Aj V
Aj V

Super Reviewer

the GAYNESS in now, voyager... Chuck Kleinhans in "Rehearsal for a Theory of Subtextual Readings" notes on Now Yoyager: "Consider Now Voyager. The plot portrays the gradual emergence of repressed mousy spinster (Bette Davis) into a sexually active matture woman under the tutelage of a wise older man (Claude Rains). This emergent butterfly metaphor. while certainly being a universally understood pattern within our culture, has a special resonance for amany gay men who themselves have experienced or who are experiencing the conditions of discovering and exploring one's sexuality which has been repressed within the family and other insitutions. In other words, identification with the character and situation is very strong. This is visually enhanced because of the changes in the Davis character are signalled in changing dress, hair, style, and physical bearing - precisely those areas which gay men often publically present their resistance to dominant heterosexual norm." Andrew Ross' "use of camp" notes: "it was Davis' willed evasion of this fate that her fans saw reflected in the nervous and impetuous intensity with which she invests the celebrated "bitchiness" into her roles . . . While the wide range of her mannered repertoire is often reduced in camp caricature to the famously over-used cigarette, or her wildly rolling eyes, it is clear that the sense of irony she conveyed through such gestures was more of a performance about the performance of her roles, rather than one which comfortably interpreted these roles. In contrast to Joan Crawford's earnest control over her roles, Davis could separate voice and body, image and discourse, and play off one against the other. But Mae West is the star who most professionally exploits the ironies of artifice when, like a female drag queen, she represents a woman who parodies a burlesque woman, and then seems to take on the role for real, as a way of successfully fielding every kind of masculine response known to woman. West pioneered a new bold, no-nonsense, no-romance relation with sex, while the sexual ambiguities of Garbo, Dietrichm and Hepburn all produced variations of androgyny-as-spectacle: prince of passivity, bird of paradise, and go-getter." good to read some prestiged author announces bette is actually CAMPIER than joan...LOL. since joan is just "earnestly controlling" her roles. imagine now, voyager as a drag, gee, that would be fun!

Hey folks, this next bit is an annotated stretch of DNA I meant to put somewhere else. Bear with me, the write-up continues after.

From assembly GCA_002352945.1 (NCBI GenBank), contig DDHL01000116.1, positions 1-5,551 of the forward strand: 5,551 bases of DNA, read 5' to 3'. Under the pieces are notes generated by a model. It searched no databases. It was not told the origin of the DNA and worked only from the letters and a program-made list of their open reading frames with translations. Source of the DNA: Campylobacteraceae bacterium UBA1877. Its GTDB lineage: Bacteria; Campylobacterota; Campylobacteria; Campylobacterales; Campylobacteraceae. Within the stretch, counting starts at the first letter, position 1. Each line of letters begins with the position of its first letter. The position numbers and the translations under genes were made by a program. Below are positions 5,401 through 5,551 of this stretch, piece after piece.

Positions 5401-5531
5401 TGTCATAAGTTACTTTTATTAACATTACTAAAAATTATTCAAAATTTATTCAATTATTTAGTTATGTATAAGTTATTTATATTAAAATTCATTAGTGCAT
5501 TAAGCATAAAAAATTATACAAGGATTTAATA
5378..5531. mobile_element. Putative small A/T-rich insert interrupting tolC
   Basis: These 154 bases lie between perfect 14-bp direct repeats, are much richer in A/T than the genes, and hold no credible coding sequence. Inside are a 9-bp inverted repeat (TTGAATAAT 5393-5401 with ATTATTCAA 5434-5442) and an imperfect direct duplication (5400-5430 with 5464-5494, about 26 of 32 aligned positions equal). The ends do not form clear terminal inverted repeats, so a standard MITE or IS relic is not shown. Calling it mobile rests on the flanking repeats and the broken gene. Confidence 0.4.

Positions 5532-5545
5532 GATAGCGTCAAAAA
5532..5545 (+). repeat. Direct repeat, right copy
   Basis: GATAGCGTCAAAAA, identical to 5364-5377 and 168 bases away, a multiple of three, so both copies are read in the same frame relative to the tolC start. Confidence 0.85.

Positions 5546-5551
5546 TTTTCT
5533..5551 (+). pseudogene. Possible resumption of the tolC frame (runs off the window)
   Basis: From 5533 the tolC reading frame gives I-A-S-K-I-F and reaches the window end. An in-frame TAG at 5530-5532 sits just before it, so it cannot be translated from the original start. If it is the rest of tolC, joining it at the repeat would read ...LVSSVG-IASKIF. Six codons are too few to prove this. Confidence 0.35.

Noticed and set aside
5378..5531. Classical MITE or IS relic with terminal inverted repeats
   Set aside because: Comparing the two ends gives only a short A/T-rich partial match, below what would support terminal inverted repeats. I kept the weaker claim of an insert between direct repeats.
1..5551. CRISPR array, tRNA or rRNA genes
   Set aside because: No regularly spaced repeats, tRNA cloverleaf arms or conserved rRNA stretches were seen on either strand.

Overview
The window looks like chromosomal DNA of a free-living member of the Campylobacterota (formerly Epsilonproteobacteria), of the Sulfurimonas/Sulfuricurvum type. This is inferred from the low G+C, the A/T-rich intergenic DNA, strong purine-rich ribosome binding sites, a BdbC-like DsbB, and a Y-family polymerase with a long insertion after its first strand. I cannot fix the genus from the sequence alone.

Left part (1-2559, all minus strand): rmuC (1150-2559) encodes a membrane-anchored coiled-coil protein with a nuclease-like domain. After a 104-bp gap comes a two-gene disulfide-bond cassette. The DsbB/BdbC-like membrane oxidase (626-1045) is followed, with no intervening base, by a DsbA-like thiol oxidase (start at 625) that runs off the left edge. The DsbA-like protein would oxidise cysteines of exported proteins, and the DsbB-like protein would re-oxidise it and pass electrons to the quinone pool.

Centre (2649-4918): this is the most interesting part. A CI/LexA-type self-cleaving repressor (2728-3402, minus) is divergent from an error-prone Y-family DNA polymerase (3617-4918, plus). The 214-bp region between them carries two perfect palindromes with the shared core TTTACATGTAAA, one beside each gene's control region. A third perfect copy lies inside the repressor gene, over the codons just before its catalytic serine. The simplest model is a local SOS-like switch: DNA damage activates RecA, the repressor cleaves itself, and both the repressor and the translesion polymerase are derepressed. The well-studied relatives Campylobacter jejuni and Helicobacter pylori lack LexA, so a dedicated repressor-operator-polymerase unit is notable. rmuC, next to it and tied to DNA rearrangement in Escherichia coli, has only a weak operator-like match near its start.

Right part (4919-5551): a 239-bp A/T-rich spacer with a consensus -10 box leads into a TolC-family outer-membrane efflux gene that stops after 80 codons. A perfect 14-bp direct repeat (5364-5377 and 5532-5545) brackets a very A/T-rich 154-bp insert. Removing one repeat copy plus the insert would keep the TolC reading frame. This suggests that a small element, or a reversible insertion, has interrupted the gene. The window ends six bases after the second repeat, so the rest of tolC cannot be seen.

Veronique Kwak
Veronique Kwak

Super Reviewer